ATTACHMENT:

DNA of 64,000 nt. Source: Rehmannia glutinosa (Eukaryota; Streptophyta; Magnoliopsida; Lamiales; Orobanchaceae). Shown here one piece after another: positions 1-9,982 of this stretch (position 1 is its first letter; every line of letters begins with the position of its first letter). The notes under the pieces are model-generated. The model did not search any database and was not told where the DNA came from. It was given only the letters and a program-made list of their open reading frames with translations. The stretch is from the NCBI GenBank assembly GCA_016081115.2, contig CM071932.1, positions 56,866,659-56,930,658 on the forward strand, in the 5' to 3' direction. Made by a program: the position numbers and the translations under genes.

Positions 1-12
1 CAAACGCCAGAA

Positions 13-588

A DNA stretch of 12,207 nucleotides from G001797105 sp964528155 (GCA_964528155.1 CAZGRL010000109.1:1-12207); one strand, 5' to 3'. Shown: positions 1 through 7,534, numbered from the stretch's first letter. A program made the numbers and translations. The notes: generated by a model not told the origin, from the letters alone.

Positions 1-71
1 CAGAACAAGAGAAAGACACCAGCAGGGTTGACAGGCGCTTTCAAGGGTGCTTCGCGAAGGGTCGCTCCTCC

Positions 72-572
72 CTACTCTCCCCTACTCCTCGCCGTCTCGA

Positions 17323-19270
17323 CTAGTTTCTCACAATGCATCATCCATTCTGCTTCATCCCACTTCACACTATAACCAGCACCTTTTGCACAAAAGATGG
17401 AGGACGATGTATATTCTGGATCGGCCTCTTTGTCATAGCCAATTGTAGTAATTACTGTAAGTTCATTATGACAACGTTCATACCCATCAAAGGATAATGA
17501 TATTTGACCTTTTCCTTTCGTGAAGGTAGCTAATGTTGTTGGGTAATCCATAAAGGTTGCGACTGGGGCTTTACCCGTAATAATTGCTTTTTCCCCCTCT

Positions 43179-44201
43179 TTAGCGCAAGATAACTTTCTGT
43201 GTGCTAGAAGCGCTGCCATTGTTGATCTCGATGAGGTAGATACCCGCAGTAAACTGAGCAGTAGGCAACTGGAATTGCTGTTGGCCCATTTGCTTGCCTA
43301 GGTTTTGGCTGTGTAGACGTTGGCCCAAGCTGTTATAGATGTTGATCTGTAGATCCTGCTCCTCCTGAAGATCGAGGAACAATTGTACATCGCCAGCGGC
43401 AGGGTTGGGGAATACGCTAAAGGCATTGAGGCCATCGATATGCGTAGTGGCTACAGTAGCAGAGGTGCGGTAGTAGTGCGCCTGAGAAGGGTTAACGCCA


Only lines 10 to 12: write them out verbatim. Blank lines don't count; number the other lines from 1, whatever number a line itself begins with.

Positions 17323-19270
17323 CTAGTTTCTCACAATGCATCATCCATTCTGCTTCATCCCACTTCACACTATAACCAGCACCTTTTGCACAAAAGATGG
17401 AGGACGATGTATATTCTGGATCGGCCTCTTTGTCATAGCCAATTGTAGTAATTACTGTAAGTTCATTATGACAACGTTCATACCCATCAAAGGATAATGA